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Driving Development of Clean Energy

In 2013, the President announced a bold new goal for the federal government to consume 20% of its power from renewable sources by 2020 -- and federal agencies are already stepping up to this challenge in a big way.

Since the President took office, we have made unprecedented progress transforming America into a clean energy economy built to last. The amount of electricity we get from the wind has tripled, and solar electricity production has increased by tenfold.

The Administration has permitted more than 50 utility-scale renewable energy projects on public lands, enough to power nearly 5 million homes and support more than 20,000 construction and operations jobs. The Departments of Energy and Interior are also moving forward on infrastructure projects that will bring clean sources of power online and improve the resilience of our electricity system.

Today, the Department of Energy finalized a Presidential Permit for the Champlain Hudson Power Express, a transmission line that will deliver renewable hydropower from Quebec to meet New York City's growing energy demand. The project developers estimate the 1,000-megawatt transmission line will save consumers $650 million each year and cut carbon pollution 2.2 million metric tons.

And we're taking action to drive reliable, affordable, and sustainable hydropower at home. Since the President took office, DOE has provided awards to support more than 30 hydropower projects.

President Obama firmly believes that the federal government should lead by example. That is why he has set aggressive targets for federal agencies to reduce their energy and water use, and cut greenhouse gas emissions.

In fact, last year the President announced a bold new goal for the federal government to consume 20% of its power from renewable sources by 2020 – and federal agencies are already stepping up to this challenge in a big way.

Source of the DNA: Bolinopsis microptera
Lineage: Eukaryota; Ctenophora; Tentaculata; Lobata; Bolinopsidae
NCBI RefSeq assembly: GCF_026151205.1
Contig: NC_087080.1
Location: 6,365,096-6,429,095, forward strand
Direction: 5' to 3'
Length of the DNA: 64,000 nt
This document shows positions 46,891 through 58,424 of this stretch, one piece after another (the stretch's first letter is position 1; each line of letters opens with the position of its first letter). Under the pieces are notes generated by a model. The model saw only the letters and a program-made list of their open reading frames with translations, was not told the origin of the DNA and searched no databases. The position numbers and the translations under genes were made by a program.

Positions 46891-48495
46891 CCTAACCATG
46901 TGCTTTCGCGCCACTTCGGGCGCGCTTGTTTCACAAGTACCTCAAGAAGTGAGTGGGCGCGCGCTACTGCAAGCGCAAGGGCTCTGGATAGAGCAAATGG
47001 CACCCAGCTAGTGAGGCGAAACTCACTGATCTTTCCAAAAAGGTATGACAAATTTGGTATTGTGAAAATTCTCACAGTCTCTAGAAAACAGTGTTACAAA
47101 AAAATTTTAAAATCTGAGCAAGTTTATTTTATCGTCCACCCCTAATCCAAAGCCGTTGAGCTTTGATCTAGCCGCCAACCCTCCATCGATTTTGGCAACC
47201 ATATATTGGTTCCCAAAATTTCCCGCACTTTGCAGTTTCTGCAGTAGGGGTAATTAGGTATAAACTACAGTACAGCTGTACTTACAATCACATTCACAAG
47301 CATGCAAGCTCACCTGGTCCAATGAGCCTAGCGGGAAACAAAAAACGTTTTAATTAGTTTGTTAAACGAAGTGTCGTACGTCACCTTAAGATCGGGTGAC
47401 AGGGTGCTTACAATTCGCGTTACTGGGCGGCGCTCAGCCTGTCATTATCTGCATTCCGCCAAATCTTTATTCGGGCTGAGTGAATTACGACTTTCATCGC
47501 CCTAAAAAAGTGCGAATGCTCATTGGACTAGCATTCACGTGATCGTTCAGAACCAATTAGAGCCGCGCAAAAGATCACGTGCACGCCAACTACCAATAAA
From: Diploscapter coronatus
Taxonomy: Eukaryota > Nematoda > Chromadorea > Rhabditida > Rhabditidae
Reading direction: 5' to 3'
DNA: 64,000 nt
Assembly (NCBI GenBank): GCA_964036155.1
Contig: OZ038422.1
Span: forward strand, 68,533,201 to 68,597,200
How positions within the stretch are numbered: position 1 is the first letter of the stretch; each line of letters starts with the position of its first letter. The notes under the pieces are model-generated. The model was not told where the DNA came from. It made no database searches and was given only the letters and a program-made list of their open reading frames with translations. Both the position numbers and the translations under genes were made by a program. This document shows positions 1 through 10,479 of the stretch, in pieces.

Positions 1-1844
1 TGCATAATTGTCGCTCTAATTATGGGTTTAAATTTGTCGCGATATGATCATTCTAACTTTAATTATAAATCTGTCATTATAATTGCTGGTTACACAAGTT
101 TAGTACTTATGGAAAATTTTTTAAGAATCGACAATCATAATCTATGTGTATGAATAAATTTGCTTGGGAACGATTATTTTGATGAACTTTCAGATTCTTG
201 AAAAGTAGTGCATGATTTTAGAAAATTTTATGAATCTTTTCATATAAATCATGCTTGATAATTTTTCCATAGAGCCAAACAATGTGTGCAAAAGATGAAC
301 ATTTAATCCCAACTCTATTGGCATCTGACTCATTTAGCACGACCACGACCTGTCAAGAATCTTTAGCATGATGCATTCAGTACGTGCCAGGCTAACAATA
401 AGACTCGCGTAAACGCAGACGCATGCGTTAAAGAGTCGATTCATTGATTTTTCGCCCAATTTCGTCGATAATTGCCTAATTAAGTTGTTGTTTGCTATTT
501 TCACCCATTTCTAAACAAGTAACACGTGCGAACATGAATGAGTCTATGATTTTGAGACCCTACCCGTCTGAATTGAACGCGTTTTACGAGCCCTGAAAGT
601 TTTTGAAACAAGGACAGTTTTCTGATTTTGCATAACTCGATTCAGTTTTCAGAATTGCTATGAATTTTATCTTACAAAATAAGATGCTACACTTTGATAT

Last month, the General Services Administration (GSA), which manages thousands of federal buildings and is one of the country’s largest consumers of power, signed a contract to purchase 140 megawatts (MW) of wind power from a project that will be located in Illinois. The generation from this project will not only meet GSA's 20% renewable energy goal, but also its greenhouse gas reduction goals. The project is a unique partnership between a Native American tribal authority and commercial wind developer that will be built solely for federal power demand. GSA solicited bids from private industry for utility-scale renewable energy that is at or below the price of traditional sources of power, and the result is a renewable energy project that is not just cost competitive, but lower than grid prices.
Just last week, the Department of the Navy also made a big step toward its goal of one gigawatt of renewable energy with the announcement of a request for proposals from the Department of Energy Western Area Power Administration. The project will provide power to 14 Navy installations in California and will be the largest renewable energy purchase by a Department of Defense entity. 
Federal agencies are also taking the lead in deploying renewable energy onsite. The USDA recently announced a 1.4 MW solar array for its Beltsville, Maryland facility that will be built by a small business, and when constructed will produce enough solar energy to power its facility during the day. At Fort Drum Army Base, which supports mobilization and training of 30,000 troops, a 60 MW biomass generation facility will produce 100 percent of the installation’s electricity requirements and export power to back to the grid. And later this month, the GSA will hold an industry day to engage the solar industry about an aggregated power purchase in the National Capital Region as part of the Capital Solar Challenge, which aims to deploy up to 25 MW of solar power for federal buildings across Washington, D.C.
The federal government isn’t the only one taking this approach. All over the country, schools and universities, Fortune 500 companies, and small- and medium-sized businesses are purchasing power that is produced locally and built directly in response to their demand. 
By moving toward this model of purchasing newly developed utility-scale renewable energy, as well as deploying renewable energy onsite at agency facilities, the federal government is reducing its carbon footprint and saving money at the same time. As the federal government continues to meet the President’s ambitious goals, we will help lead the country toward a clean energy future.

Kate Brandt is the Federal Environmental Executive at the White House Council on Environmental Quality. Dan Utech is the Special Assistant to the President for Energy and Climate Change.